Tuesday, April 24, 2012

Day Three - Israel's Beginnings

The third day began bright and early.  For some it was their first exposure to a true Israeli breakfast.  Let’s just say even sampling a little here and a little there would keep one going until dinner … the next day.

Then we were off and running.  The first stop was Independence Hall.  For those of you not familiar, Independence Hall is not some grand location surrounded by gardens and kitchy tourist traps.  Instead it was the former home of Meir Dizengoff, the first mayor and one of the founders of Tel Aviv.  He dedicated his home to be an art museum, which it was for a period of time.  However given the hurried nature of the rush to Independence with Jerusalem under siege, his former home became the place where David Ben-Gurion declared independence on May 14, 1948 a mere eight hours before the end of the British Mandate.  The reason why it was declared at that time was because it was a Friday afternoon, and they did not want to declare an independent Jewish state on Shabbat, and they sure were not going to wait until Sunday to do it.

The view of Theodore Herzl in Independence Hall
The guide told several wonderful anecdotes to lengthy to mention in this blog, but if you have a chance, take the tour. 

We then went to Yaffo and visited the ancient port city.  The views were amazing.  Of course there was also shopping to be had.  And though Yaffo and Tel Aviv are now one municipality, with one mayor, they are still in many ways, worlds apart.

Our tour Guide Mike teaching us about Yaffo 
Napoleon was here
View of Tel Aviv from Yaffo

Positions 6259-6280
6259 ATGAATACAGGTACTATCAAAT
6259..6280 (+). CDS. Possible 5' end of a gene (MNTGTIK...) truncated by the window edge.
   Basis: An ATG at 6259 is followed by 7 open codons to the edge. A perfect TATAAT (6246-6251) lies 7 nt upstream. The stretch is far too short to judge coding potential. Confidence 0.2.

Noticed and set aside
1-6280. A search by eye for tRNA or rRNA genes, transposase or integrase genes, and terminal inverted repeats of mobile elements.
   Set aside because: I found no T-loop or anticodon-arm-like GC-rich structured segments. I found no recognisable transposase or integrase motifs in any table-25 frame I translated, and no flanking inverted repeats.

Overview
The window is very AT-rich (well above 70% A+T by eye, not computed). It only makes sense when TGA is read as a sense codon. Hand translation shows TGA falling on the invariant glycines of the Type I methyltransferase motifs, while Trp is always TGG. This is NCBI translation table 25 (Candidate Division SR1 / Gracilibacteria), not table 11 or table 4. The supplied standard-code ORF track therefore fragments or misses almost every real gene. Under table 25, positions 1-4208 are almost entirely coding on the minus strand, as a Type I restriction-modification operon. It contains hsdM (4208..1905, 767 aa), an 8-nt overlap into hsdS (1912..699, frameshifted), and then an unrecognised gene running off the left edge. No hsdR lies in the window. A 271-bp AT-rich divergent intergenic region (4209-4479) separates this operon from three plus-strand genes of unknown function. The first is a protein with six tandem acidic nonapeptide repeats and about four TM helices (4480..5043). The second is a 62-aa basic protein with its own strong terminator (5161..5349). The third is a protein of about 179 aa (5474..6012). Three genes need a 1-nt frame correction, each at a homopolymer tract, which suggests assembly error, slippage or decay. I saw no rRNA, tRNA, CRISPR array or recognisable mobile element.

We continued on to Nachalat Binyamin and took in the sites and sounds of local artists who were holding their street fair.  Some of us left a little lighter in the wallet, and everyone enjoyed taking in all the arts and crafts our eyes could behold.

But in many ways the day, which is erev Yom HaZikaron, Israel’s Memorial Day, was really dedicated to the founding of Israel.  We started with Independence Hall, but then moved onto the Ayalon Institute. 

Sign at the Entrance to Ayalon Institute 
The Munitions Factory Floor in the Basement of a Bakery
The Ayalon Institute was a munitions factory located near Rehovot.  What was particular fascinating about it was that it was built under a bakery during the British mandate when manufacturing munitions could be a capital offense.  The planning and chutzpah it took to run this factory is simply astounding.  What is even more remarkable is that this illegal factory was able to produce nearly 2.5 million bullets before the end of the mandate all while right under the watchful eye of both the British and the kibbutz residents who had no idea what was going on in the ground right beneath them.  These bullets were vital to the initial war effort, so much so, that the factory churned out another 2.5 million of them over the next year during the war for Independence.

Lastly we concluded our tour day with the recent Beit Hapalmach Museum in Tel Aviv.  This museum is dedicated to the 1,000 plus members of the strike arm of the Haganah (Israel’s early military) who died in defense of the burgeoning state.  The tour takes a page from the Museum of Tolerance in Los Angeles in that it is a self guided tour with video displays that captured our imaginations and really made us feel a part of the lives of those young men and women who gave so willingly of themselves.  It was a truly powerful experience to behold.


Waiting for the Tour of Beit HaPalmach
Then in the evening, we all stepped outside from dinner to go out into the beautiful air to hear the sirens at 8pm to commemorating those who have fallen in defense of Israel.  Almost all life stopped in Tel Aviv for that one minute.  It was both powerful and sublime.  I am so glad those with me had an opportunity to witness the awesome nature of Yom HaZikaron in Israel.

Tomorrow our journey continues ever onward as we are heading up north.

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